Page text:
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Education Secretary Betsy DeVos has taken an important step in standing for fairness on college campuses. The last six years, the federal government has forced university administrators to act as police, prosecutor and judge when accusations of sexual misconduct are raised by their students. The victim? Due process.

DeVos is already taking heat for her Thursday speech that laid out her plans for reworking the Obama-era rules related to campus assault investigations.

Much of it is overblown. For instance, the Women’s March tweeted: “@BetsyDeVosED just made campuses safer for rapists.” And the #StopBetsy frenzy is just starting.

But these critics should take a minute and really listen to what DeVos is proposing. She’s not an apologist for rapists — or anyone who does harm to students. And she made a strong commitment to stand for victims.

This summer DeVos has taken time to listen to concerns from both sides of the issue, including men’s and women’s groups. She also consulted legal experts and university administrators.

DeVos’ conclusion is that due process has been tossed aside in the current framework, which the Obama administration’s Office for Civil Rights laid out in its now-famous 2011 Dear Colleague letter.

“Here is what I’ve learned: the truth is that the system established by the prior administration has failed too many students,” DeVos said.

That letter changed the standard used to determine guilt to a weaker preponderance of evidence benchmark, and it also pressured universities to investigate allegations quickly (if they didn’t follow through, their funding was at risk). And since the feds were using the Title IX sex discrimination prevention law as its rationale, administrators have been under pressure to find in favor of the accusers, who are overwhelmingly young women.

That’s led to case after case of young men getting ousted from their colleges without a fair hearing that allows them to present a vigorous defense.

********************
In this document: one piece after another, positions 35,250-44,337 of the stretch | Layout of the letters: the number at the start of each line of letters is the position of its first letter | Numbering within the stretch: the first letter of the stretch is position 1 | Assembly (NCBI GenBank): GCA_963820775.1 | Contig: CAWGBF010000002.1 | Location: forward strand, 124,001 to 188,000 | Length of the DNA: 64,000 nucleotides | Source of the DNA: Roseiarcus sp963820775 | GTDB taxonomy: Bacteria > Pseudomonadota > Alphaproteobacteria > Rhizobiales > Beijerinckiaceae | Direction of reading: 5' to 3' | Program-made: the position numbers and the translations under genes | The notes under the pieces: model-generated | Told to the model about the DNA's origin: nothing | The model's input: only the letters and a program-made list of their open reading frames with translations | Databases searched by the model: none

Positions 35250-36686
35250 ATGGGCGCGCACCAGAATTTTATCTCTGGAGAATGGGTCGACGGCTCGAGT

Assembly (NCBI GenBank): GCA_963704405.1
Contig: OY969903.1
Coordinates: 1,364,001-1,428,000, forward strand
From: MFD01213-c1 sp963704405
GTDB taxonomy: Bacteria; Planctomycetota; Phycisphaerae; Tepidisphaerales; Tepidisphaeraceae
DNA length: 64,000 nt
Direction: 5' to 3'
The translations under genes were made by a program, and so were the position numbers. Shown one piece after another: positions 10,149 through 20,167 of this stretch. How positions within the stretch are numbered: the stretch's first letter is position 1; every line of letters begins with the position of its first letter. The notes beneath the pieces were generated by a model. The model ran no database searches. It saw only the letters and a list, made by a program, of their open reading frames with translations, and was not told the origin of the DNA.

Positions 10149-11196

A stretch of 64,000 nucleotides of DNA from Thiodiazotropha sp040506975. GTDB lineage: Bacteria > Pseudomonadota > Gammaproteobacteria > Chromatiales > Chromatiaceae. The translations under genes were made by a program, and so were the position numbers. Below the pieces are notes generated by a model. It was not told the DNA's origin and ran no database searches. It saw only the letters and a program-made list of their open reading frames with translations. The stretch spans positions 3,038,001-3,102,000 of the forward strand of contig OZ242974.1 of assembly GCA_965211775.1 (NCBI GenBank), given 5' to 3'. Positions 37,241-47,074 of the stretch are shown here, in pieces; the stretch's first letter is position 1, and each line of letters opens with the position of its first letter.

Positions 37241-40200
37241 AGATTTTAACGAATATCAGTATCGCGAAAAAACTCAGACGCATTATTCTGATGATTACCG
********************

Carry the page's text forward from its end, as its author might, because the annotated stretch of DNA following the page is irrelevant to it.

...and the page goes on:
It’s also helped blur the line between actual assault (a crime) and a regretted but consensual sexual encounter often fueled by alcohol or other substances.

A story reported this week in the Atlantic is the perfect example. It details the unjust handling of a case at the University of Massachusetts, where a black male student had an encounter with a white female student — consensually, according to both students’ statements. It was only afterward that the female student decided she’d been assaulted, even though the testimony of both parties agree that there was consent every step of the way. Her accusation ended in the male student’s expulsion and put a halt to his college education, even though police and a university investigation determined no assault occurred.

DeVos related similar scenarios in her speech. They happen frequently. And this is why she’s pushing for a return to due process in these investigations. She says she wants to take public comment before settling on a new framework — a step the Obama administration never took.

Sticking to the Constitution’s due process clause is the best way to protect both the accuser and the accused. Efforts to bend that document to favor one or the other always cheat the cause of justice.

And justice should be the goal.

“Due process is the foundation of any system of justice that seeks a fair outcome,” DeVos said.

We agree.

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